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The Real Cost of Student Debt on Millennial Happiness


Out of the many freedoms that we enjoy, or alternatively, crave for, is to be able to achieve financial independence and dignity. It shouldn’t be surprising to know that scientists have been intent on studying the effects that debt has on the human mind. After all, a huge proportion of the population contributes to the economy driven by different kinds of debt- either buying it, selling it or managing it. And one of the major kinds of debt that most youngsters these days take on are student loans. In that case, we really should understand what kind of influence and hold a debt can have on us, and understand the long term costs involved, and we aren’t talking about the money.

Students Debt And The Real Costs Of College

Recent research in the area of the effects of debt and earnings on our brain, revealed that the amount on our paychecks are immaterial if one is not already financially sound. It’s clear; debt kills happiness. It is rather difficult to be happy when the debt monster is sitting on our shoulders, even if the joy is supposed to stem from the fact that you’re graduating soon or even today! A poll recently revealed that there is a ‘tipping point’ when education goes from being an investment to becoming the reason for existential dilemma. That point was at about $25,000.

Presently, the average American family has educational debt worth around $49,000. Considering that most entry level jobs pay around $50,000 a year, the average American student will have to see 8-10% of their salary gone if they want to repay their loans in the next 10-12 years after graduating. The problem may not be the debt itself, but rather the chuck of the earnings it eats up, and there is where we can see how it can take a toll on our mental health. They say that all valuable things are worth paying a high price for, but this is a pretty false assumption when it comes to education. The fallacy lies in the perception that College adds value, so it is valuable, and therefore, it has to be expensive.

Meritocracy and Debt

We may be a far way off from free education. And by free, we mean the cost is included when we pay our taxes. New York paves the way in this avenue, but we haven’t gone federal yet. Even if this system comes to force, Ivy league colleges and the ‘deluxe’ ones will not stop existing, simply because there will be people willing to pay deluxe prices just to get enrolled. This is only an unattainable dream for a lot of students.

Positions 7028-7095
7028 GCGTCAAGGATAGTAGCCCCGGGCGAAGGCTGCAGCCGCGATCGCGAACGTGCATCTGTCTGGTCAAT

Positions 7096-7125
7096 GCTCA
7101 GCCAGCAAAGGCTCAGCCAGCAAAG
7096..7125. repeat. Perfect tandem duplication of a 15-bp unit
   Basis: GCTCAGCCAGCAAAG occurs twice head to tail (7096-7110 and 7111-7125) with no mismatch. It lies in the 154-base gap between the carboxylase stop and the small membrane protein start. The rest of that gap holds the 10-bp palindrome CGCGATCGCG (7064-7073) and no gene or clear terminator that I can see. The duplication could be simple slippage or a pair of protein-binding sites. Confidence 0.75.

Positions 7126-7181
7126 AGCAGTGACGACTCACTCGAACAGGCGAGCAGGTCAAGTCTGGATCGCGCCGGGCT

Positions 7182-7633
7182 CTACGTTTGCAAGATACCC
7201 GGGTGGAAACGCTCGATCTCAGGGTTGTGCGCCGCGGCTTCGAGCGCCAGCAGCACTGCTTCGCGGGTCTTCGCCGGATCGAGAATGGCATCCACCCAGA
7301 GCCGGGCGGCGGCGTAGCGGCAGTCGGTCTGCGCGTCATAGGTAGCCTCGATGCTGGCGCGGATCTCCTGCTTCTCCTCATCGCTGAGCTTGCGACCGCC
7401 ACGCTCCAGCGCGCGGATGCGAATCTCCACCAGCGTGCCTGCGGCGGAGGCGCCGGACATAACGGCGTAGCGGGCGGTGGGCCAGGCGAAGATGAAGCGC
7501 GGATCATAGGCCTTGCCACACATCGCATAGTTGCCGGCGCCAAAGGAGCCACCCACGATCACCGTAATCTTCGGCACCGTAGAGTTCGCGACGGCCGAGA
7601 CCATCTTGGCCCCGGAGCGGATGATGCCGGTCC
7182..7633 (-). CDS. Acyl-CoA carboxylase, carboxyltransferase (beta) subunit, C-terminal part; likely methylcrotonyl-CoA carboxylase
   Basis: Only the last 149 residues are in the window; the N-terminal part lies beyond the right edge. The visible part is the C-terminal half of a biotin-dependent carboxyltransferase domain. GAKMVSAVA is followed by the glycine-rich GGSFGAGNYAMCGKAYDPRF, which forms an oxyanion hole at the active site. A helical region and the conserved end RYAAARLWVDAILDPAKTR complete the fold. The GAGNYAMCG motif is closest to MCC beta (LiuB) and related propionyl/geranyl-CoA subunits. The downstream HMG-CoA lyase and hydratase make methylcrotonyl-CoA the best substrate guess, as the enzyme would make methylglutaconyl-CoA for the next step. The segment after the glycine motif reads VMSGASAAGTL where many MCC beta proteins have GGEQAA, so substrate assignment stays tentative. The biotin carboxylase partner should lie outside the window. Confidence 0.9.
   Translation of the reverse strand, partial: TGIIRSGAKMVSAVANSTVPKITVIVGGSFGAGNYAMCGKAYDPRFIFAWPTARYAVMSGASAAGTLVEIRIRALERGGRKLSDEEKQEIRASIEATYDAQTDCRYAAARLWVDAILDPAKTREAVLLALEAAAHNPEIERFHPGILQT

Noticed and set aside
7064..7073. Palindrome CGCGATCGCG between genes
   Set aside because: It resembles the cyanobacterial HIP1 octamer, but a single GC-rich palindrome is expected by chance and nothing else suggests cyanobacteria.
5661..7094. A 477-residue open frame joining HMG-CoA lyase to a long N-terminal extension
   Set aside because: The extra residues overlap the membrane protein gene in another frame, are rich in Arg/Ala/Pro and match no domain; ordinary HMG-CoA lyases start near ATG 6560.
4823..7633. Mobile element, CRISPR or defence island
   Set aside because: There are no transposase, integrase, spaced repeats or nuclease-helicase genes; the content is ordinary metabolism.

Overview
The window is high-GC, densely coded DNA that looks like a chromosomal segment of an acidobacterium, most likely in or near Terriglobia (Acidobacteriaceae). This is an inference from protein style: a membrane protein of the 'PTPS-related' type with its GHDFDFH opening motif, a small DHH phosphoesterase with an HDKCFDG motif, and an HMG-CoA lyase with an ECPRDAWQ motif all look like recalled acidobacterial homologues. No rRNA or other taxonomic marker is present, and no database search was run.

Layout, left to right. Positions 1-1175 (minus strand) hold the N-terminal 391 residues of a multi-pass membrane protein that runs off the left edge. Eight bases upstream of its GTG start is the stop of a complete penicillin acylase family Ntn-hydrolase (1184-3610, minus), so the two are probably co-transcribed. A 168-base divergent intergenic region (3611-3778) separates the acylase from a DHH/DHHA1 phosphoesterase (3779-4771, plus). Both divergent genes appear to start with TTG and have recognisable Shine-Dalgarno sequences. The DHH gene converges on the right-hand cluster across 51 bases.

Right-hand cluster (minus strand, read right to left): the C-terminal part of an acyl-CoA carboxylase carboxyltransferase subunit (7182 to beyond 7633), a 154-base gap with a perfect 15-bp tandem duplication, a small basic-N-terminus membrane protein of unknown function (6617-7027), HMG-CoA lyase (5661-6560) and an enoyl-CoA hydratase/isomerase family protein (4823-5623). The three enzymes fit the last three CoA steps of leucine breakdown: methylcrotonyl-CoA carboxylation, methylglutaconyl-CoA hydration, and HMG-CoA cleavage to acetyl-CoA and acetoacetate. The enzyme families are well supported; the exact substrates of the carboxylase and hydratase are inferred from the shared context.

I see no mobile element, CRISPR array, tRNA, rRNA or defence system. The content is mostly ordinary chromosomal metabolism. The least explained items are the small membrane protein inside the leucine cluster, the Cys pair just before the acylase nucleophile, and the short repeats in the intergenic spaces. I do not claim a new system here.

America, in all her greatness, has always been based on meritocracy. It the land where anybody who wishes to work hard to improve themselves and their skills – by getting education or a job- and then gets a reward commensurate with their efforts. So for instance, if you spend energy and time building up a small business or learn skills in college to help you scale the next rung on the ladder, society would have some mechanism in place to reward you with profits and a good job, respectively.

Where the problem lies

When we speak of a college education, the dream of skilling oneself and trying to make something of themselves should be made attainable to everyone who wishes to improve on themselves even though they do not have the means to do so. This translates to society providing subsidies and grants to students who may come from poor or middle class families. Unfortunately, the ideas is like a bitter pill for some people, considering our current socio-political climate, who would not want their tax dollars to be wasted on the future generations of American citizens. The few federal programs which do offer, grants, subsidized loans and scholarships have their funding reduced by America’s ultraconservative.

Meritocracy was not meant to be an all-exclusive club. In an ideal situation, students should not have to work more than a few hours each week so as to concentrate on their full time courses and education. Nobody should feel doubled down or burdened by education, which sadly, a lot of students do. Knowledge is something, which is to be shared by all and not to be enjoyed by just a few. But the cost of getting a good education should not come at ruining one’s financial standing.



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